DENTON COUNTY (CBS 11 NEWS) – Everywhere you turn there’s evidence one North Texas county is growing at an unprecedented rate.
As it stands there are different types of construction spanning across Denton County. The area is getting close to hitting the one million population mark, and when that happens the state will require the county to have its own medical examiner and crime lab.
A CBS 11 News crew got a look at a forensic lab dedicated to finding the smallest traces of evidence.
Graduate student Charlie Clemons explained, “These drug particles here we can pull out.”
Students on the University of North Texas’ campus have already helped out the feds. “We were pulling drugs out of fingerprints for Department of Defense,” Clemons said. And those students will son shift their attention to the Denton County Sheriff’s Office.
“What it is going to do is, it’s going to enable us to analyze our own drugs, analyze our own fingerprints, [and] analyze anything crime related,” Denton County Sheriff Will Travis said enthusiastically.
UNT will house the county’s entirely new crime lab in an existing building on campus. Graduate students will staff it.
Dr. Guido Verbeck, director of the UNT crime lab said, “Students that are running this all have the same background that would be necessary to work at any crime lab.” Verbeck said the students would undergo the same background checks, have the same degrees, and the same backgrounds as a normal drug analyzer.
It could be a year before the lab is certified and up and running. The time seems to be moving at a snail’s pace for some. “The ability to work with a real crime lab is going to be exciting,” Clemons said. “It’s very, very exciting to have an opportunity like this. I think there probably are not a lot of forensically oriented students that get this kind of first hand experience and exposure.”
The set up could be a win-win for students lucky enough to be chosen to work in the lab. Besides experience students will get a stipend of $25,000 to $30,000 a year and tuition waiver, for working 20 hours a week.
The UNT Crime Lab is being modeled ones at Sam Houston State and the University of Central Oklahoma.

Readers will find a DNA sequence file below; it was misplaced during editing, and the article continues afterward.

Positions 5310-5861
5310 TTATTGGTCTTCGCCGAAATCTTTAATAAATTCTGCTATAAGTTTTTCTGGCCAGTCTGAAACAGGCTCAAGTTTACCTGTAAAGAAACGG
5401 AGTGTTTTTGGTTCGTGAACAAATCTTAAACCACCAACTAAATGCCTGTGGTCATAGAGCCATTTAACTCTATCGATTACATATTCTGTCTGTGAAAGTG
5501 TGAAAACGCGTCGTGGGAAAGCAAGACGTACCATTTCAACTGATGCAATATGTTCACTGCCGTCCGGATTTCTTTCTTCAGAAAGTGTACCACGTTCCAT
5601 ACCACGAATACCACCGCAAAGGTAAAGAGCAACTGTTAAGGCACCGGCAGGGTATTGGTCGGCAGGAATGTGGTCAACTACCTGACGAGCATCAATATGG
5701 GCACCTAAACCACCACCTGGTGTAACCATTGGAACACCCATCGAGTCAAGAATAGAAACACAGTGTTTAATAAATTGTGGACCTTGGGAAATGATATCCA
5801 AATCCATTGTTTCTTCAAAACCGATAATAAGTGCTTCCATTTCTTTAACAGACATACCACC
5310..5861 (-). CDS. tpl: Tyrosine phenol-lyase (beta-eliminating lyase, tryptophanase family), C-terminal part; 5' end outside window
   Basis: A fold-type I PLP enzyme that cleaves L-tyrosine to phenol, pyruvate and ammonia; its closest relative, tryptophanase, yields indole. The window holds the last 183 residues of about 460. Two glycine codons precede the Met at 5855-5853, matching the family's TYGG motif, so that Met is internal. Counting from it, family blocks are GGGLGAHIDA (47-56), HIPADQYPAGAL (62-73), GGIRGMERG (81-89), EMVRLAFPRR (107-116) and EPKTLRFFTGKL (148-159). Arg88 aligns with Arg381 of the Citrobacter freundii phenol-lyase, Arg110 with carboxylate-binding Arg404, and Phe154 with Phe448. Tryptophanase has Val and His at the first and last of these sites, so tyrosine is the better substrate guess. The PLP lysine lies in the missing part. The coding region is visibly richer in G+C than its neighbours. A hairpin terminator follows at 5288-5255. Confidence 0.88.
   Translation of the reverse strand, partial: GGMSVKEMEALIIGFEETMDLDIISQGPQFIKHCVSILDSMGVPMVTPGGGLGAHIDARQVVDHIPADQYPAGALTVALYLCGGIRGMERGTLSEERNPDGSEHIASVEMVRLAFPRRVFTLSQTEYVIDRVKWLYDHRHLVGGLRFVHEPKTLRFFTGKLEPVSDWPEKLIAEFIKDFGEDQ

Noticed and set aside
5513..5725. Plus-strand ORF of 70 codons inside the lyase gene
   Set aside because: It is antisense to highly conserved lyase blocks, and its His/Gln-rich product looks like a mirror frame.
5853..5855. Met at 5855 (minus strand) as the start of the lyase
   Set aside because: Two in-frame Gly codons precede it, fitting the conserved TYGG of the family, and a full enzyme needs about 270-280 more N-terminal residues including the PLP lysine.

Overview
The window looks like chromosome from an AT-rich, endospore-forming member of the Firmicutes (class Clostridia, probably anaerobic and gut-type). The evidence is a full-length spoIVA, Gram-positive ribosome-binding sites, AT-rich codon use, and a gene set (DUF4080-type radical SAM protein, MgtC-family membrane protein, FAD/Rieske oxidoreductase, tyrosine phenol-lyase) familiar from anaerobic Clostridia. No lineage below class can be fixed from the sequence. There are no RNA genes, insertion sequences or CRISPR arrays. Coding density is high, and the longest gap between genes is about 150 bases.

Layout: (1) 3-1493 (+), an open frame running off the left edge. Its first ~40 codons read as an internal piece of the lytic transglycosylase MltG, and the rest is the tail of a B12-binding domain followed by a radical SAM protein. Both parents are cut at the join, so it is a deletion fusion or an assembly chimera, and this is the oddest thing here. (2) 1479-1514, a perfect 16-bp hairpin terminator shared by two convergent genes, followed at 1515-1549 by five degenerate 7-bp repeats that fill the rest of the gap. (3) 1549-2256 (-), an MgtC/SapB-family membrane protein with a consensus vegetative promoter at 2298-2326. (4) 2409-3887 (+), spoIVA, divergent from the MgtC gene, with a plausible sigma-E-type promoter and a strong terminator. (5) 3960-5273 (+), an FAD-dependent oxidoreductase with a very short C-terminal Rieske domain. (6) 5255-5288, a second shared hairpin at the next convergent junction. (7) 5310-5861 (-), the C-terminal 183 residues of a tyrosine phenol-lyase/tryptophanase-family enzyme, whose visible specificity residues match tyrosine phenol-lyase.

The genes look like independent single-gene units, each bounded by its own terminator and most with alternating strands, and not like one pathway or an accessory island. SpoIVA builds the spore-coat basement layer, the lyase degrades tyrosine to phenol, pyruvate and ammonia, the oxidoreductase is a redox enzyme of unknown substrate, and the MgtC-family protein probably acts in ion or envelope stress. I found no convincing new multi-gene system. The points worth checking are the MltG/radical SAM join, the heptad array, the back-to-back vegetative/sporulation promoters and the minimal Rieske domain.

Currently all work for Denton County is done by the Texas Department of Public Safety’s lab in Garland. The location also has a major backlog.
Sheriff Travis said there are thousands of drug cases still open, because they are waiting on test results. “Right now they are overworked and understaffed. They have 44 different counties that they process drugs for,” he said. “This [opening of UNT lab] will mean that cases will be running through the process so much sooner.”
Dr. Verbeck will head the lab, along with the sheriff’s office.
Denton County officials say they want to try out the UNT lab for a year before making any long-term plans – that agreement was approved Wednesday.
Sheriff Travis said he hopes to add toxicology and DNA testing to the lab soon after its open.
CBS 11 talked with the district attorney’s office and was told the most important key will getting the new lab certified.
As far as that 1,000,000-population mark — according to the 2012 census there were some 707,304 citizens living in Denton County.
- Silent March Ends Without Incident
- DPD Cops Investigated After Controversial Podcast Night Of Ambush
- Courts Strike Blows To GOP Voter Restrictions In 3 States
- Texas A&M Suspends 2 Assistants For Jokes At Women’s Clinic
- Cowboys Have ‘Sugar Plum’ Visions As Camp Opens
- Before Drug Sentencing Former Cowboy Sends Letter To CBS 11
- 4th Abduction Attempt In Tarrant County
- Evacuations In Milford After Natural Gas Pipeline Explosion
- Witnesses Watch 2 Lions Kill Lioness At Dallas Zoo
- Safety Institute Suggests Booster Seats Until Age 12
- PHOTOS: Your Pet Pictures